The Seven Secrets of How to Think Like a Rocket Scientist

Jim Longuski: The Seven Secrets of How to Think Like a Rocket Scientist pdf

“This is a book for the The Seven Secrets of How to Think Like a Rocket Scientist PDF armchair thinker. There are no equations, no syllogisms, and no exercises with the solutions at the back of the book. It is written not for rocket scientists (although they might enjoy it, too) but for the non-rocket scientist.

Before I wrote this book, I asked a number of people what they hoped to find in a book about how to think like a rocket scientist. “Do you want to know what rocket scientists actually think about and have it translated into ordinary language?” I asked, and everyone said, “No.”

“Then would you prefer to know the methods that rocket scientists use—not the content—expressed in a way that you could apply to your everyday life?” And then everyone said, “Yes.” The book you are holding does just that. (Mostly.)

Let me tell you the first secret about rocket scientists. They are not in it for the money. They are in it for the fim. They are the biggest dreamers on Earth because they dream on a cosmic scale. And they love sci-fi books and movies. Sometimes, the dopier the movie, the better they like it.

That’s why I start Part I with “Dream.” Dreaming about space travel is what makes rocket scientists tick. I end with Part VII, “Do,” because the best part about rocket science is when those dreams come true. I give seven secrets of how to think like a rocket scientist as active verbs: “Dream,” “Judge,” “Ask,” “Check,” “Simplify,” “Optimize,” and “Do.”

I talk about how we can all use some of the thinking techniques that rocket scientists learned from the extraordinary challenges of space exploration. This doesn’t mean that rocket scientists are all geniuses or that they never make mistakes. They have been humbled often enough by catastrophic explosions, destruction of billion-dollar satellites, and loss of life.

A great deal of effort is put into avoiding mistakes because mistakes are so costly. But some of the greatest lessons came from the worst failures. The best known rule of thumb in the space business is Murphy’s law: “If something can go wrong—it will!” Space history revolves around the struggle of beating Murphy’s law.

In this book, I have written several short chapters about each of the seven secrets of how to think like a rocket scientist. I illustrate the principles with anecdotes, quotations and biographical sketches of famous scientists, ideas from sci-fi, personal stories and insights, and occasionally a bit of space history. At the back of the book, I give, not the solutions to brain teasers, but instead a list of imagination builders: my list of the greatest science fiction movies of the twentieth century. (The jury is still out on the twenty-first century.) I also provide a Recommended Reading and Bibliography list….”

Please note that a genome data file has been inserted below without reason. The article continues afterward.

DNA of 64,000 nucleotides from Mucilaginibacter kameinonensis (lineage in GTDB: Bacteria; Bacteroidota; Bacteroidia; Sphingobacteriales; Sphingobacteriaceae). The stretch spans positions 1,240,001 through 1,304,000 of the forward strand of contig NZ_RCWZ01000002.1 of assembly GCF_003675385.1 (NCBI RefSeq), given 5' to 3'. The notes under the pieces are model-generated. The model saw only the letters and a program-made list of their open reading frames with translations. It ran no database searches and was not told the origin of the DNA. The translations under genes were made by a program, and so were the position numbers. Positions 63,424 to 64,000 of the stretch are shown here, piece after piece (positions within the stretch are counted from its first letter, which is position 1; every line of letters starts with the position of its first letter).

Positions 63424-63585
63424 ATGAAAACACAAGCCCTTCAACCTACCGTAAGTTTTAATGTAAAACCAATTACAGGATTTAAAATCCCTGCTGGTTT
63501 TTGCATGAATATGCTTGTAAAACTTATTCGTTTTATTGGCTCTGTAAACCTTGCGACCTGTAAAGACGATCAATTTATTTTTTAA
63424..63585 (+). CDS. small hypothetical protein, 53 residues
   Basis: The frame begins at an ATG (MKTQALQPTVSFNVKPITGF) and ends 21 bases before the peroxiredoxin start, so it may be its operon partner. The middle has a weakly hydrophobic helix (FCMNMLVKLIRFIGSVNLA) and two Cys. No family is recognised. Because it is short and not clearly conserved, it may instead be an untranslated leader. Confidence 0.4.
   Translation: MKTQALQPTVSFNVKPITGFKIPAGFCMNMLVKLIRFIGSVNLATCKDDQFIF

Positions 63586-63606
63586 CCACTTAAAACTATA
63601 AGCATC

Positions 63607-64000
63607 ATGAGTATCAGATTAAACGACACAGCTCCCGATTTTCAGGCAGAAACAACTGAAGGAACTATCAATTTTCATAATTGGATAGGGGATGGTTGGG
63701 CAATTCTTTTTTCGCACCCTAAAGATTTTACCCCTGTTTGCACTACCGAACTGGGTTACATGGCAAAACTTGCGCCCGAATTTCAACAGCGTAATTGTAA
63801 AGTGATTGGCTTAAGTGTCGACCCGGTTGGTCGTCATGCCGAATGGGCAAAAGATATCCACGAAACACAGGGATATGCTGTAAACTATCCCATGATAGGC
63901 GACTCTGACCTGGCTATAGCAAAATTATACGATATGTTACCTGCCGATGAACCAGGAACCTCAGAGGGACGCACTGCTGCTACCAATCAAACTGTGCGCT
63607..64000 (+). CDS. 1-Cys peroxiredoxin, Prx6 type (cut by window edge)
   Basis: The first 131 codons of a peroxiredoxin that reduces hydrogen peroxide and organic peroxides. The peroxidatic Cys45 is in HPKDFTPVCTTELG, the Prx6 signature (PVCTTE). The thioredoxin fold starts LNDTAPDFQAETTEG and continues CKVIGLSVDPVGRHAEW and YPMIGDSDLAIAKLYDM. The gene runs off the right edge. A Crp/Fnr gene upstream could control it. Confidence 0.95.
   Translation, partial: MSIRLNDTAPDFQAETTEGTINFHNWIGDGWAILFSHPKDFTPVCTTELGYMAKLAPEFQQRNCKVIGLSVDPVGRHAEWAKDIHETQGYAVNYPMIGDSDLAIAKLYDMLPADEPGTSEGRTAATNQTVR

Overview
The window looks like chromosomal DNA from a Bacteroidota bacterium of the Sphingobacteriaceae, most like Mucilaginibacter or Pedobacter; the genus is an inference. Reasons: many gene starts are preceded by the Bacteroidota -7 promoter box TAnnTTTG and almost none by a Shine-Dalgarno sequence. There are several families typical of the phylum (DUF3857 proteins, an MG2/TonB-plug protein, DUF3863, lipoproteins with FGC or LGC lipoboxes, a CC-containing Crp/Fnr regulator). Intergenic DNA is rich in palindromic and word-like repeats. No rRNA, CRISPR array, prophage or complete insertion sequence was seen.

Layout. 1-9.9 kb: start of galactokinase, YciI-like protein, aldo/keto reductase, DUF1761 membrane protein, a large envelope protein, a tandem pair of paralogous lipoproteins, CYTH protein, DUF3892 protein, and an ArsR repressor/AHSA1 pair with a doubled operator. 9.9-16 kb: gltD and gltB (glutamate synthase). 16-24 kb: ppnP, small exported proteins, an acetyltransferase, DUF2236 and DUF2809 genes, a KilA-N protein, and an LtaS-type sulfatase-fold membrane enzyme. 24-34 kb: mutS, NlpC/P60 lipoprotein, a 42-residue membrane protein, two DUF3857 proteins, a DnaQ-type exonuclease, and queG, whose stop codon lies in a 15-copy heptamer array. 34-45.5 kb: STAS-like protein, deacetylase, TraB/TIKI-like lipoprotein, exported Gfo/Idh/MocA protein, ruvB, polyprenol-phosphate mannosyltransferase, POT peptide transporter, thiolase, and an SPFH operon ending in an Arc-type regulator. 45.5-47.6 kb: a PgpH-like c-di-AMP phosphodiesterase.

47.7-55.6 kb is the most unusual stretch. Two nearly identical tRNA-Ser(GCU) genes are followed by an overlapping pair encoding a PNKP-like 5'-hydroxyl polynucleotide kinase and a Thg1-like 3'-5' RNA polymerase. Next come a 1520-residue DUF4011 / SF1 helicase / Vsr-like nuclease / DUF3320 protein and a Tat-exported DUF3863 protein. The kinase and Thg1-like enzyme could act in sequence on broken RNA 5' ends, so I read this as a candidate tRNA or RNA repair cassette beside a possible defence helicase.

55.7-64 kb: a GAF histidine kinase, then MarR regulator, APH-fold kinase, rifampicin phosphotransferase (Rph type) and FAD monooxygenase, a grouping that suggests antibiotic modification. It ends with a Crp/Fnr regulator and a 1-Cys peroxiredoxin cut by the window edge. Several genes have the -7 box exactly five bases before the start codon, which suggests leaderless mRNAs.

• Chapter 1: Imagine It
  • Chapter 2:Work on the Big Picture
  • Chapter 3: Aim High
  • Chapter 4: BS!
  • Chapter 5: Brainstorm
  • Chapter 6: Create Desire
  • Chapter 7: Tell a Story
  • Chapter 8: Sleep on It
  • Chapter 9: Think JFK


  • Chapter 10: Get Real
  • Chapter 11: Play Games
  • Chapter 12: Simulate It
  • Chapter 13: Run a Thought Experiment
  • Chapter 14: Know Your Limits
  • Chapter 15: Weigh Ideas


  • Chapter 16: Ask Dumb Questions
  • Chapter 17: Ask Big Questions
  • Chapter 18: Ask “What If?”
  • Chapter 19: Ask: “Animal, Vegetable, or Mineral?”
  • Chapter 20: Ask Just One More Question


  • Chapter 21: Prove Yourself Wrong
  • Chapter 22: Inspect for Defects
  • Chapter 23: Have a Backup Plan
  • Chapter 24: Do a Sanity Test
  • Chapter 25: Check Your Arithmetic
  • Chapter 26: Know the Risks
  • Chapter 27: Question Your Assumptions


  • Chapter 28:Keep It Simple, Stupid
  • Chapter 29: Draw a Picture
  • Chapter 30: Make a Mock-up
  • Chapter 31: Name the Beasts
  • Chapter 32: Look at the Little Picture
  • Chapter 33: Do the Math
  • Chapter 34: Apply Occam’s Razor


  • Chapter 35: Minimize the Cost
  • Chapter 36: Minimize the Time
  • Chapter 37: Be Mr. Spock
  • Chapter 38: Make It Faster, Better, Cheaper (But Not All Three!)
  • Chapter 39: Know When Bigger Is Better
  • Chapter 40: Let Form Follow Function
  • Chapter 41: Pick the Best People
  • Chapter 42: Make Small Improvements


  • Chapter 43: Learn by Doing
  • Chapter 44: Sharpen Your Axe
  •  Chapter 45: Correct It on the Way
  • Chapter 46: Do Something
  • Chapter 47: Don’t Ignore Trends
  • Chapter 48: Work on Your Average Performance
  • Chapter 49: Look Behind You
  • Chapter 50: Learn from Your Mistakes

Language: English
Pages: 148